"The rise of a social democratic movement within the Democratic Party and the rise of a sui generis national-populist rightist movement in the Republican Party reflect the fragmented electorate and deep vertical and horizontal fissures characterizing the U.S. ethno-class structure. Commentators grossly oversimplify when they reduce the revolt to incoherent expressions of ‘anger.’

"The shattering of the established elite’s control is a product of deeply experienced class and ethnic resentments, of former privileged groups experiencing declining mobility, of local businesspeople experiencing bankruptcy due to ‘globalization’ (imperialism) and of citizens' resentment at the power of capital (the banks) and its overwhelming control of Washington.

"The electoral revolts on the Left and Right may dissipate but they will have planted the seeds of a democratic transformation or of a nationalist-reactionary revival."


America's overarching economic and social contradiction derives, on the one hand, from exceptional inequality and poverty, and on the other hand the reality that the richest 1% of the people control 95% of the overall wealth (assets minus debts). Such wealth buys great luxury, power and inordinate influence in politics. Nearly half the U.S. population is uncomfortably situated in one of three economic categories: Low Wage, Poverty or Deep Poverty. It is estimated that 62% of citizens have less than $1,000 in savings and are one paycheck away from the street. Several million families with two to four members each have been dispossessed from their homes or apartments since the 2008 Great Recession and its economically stagnant aftermath. The middle class was also hit hard, losing almost 30% of its wealth. One in five American children live in poverty.

What accounts for such great inequality and poverty amidst the plenty of the world's richest country? Wealth inequality, along with class exploitation and oppression, are inherent structural aspects of capitalism, particularly the neoliberal brand of capitalism that is imposed in the United States by those who control the economy, the political system including the two parties and the deep state. Both the Democratic and Republican parties view neoliberalism as a great gift, and such it is for the minority of Americans in the high income brackets who also finance these same parties.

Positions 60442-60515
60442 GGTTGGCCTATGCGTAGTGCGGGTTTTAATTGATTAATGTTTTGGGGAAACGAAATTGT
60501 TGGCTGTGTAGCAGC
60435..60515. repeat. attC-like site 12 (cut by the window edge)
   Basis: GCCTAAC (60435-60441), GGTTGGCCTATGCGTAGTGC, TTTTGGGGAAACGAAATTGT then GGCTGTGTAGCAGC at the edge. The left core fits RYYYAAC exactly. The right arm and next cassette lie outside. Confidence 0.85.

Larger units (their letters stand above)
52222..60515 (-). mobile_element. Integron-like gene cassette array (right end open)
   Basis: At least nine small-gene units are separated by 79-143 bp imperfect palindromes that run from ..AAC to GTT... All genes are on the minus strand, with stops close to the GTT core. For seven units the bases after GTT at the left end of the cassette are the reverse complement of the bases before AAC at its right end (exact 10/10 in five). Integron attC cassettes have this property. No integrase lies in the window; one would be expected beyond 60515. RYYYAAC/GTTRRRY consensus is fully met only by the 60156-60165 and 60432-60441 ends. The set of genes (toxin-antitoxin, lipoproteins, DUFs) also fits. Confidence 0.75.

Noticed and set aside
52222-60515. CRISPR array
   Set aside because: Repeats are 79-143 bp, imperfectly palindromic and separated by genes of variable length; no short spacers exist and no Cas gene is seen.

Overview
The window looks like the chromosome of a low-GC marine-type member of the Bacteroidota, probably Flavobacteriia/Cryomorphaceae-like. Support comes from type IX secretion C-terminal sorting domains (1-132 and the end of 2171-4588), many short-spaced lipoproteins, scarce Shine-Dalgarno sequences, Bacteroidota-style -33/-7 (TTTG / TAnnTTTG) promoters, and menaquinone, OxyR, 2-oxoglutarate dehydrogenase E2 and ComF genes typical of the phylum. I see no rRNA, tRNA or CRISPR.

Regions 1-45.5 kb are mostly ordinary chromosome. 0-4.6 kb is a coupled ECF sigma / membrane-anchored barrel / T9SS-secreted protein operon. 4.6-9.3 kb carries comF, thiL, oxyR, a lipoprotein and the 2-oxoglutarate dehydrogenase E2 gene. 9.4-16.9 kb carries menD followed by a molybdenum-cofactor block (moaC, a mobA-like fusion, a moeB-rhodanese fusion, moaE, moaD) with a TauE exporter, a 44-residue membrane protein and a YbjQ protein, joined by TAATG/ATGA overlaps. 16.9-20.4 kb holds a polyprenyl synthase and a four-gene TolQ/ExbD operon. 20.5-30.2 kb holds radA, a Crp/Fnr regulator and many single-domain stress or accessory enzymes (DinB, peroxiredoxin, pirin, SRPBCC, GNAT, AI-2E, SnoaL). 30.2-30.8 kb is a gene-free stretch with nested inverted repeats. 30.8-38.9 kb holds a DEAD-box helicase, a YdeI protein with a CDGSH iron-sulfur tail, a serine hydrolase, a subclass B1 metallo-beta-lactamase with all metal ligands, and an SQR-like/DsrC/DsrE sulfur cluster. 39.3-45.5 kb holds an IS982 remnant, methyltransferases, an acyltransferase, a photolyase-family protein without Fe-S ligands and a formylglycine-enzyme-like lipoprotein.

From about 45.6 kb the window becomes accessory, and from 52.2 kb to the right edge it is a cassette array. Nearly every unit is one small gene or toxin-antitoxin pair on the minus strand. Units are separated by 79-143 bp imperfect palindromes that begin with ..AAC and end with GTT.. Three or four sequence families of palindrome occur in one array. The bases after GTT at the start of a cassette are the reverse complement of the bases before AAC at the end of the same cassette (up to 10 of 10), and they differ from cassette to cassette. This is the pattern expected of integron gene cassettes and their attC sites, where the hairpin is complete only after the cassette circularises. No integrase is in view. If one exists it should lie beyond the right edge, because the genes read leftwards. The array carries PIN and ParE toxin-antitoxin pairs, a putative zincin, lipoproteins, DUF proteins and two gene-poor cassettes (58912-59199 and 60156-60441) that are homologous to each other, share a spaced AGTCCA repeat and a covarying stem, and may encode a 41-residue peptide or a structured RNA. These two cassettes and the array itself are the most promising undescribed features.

Sen. Sanders' program for the campaign is not anti-capitalism, but anti-neoliberal capitalism, and he favors incorporating some of the progressive social democratic advances in Scandinavia and other individual countries into the American system. It's not quite the amplified social revolution Bernie talks about, but it could improve the standard of living for the majority of our people. Former Sen. Clinton has long approved of the neoliberal approach. These days Clinton's been swiping some of Bernie's proposals to show she's really a liberal, but if elected such "liberalism" will be blowing in the wind like a tattered campaign leaflet on a Chicago street.

The labor movement did a great deal to elect Presidents Clinton and Obama, but in return neither did
much for the unions. In Obama's case the unions worked hard to get out the vote in 2008 and raise money for his campaign (in 2012 as well). In return Obama pledged to the AFL-CIO and other unions that if elected he would work for passage of the labor-suggested Employee Free Choice Act that would make it simpler for workers to form a union when a majority of company employees sign a card requesting one, rather than to require a secret-ballot run by the NLRB. When Obama took office he had a Democratic majority in the House and Senate. This all-important bill, which was designed to attract many more workers into unions, failed. Enough Democrats joined nearly unanimous anti-union conservatives to bury it for good. The matter never come up again.

The union movement agitated against Clinton's NAFTA and Obama's Trans Pacific Partnership (TPP), and they were brushed aside like ants on a picnic table. Such trade deals are the main transmission belt for moving U.S. working class jobs to Asia and Latin America. "In the first 10 years this century America lost 56,000 factories. That’s 15 a day. Some just close. Others move offshore for the low wages and even lower environmental standards," says the AFL-CIO, noting that about six million jobs disappeared in the first 15 years of the century, directly or indirectly related to the closings.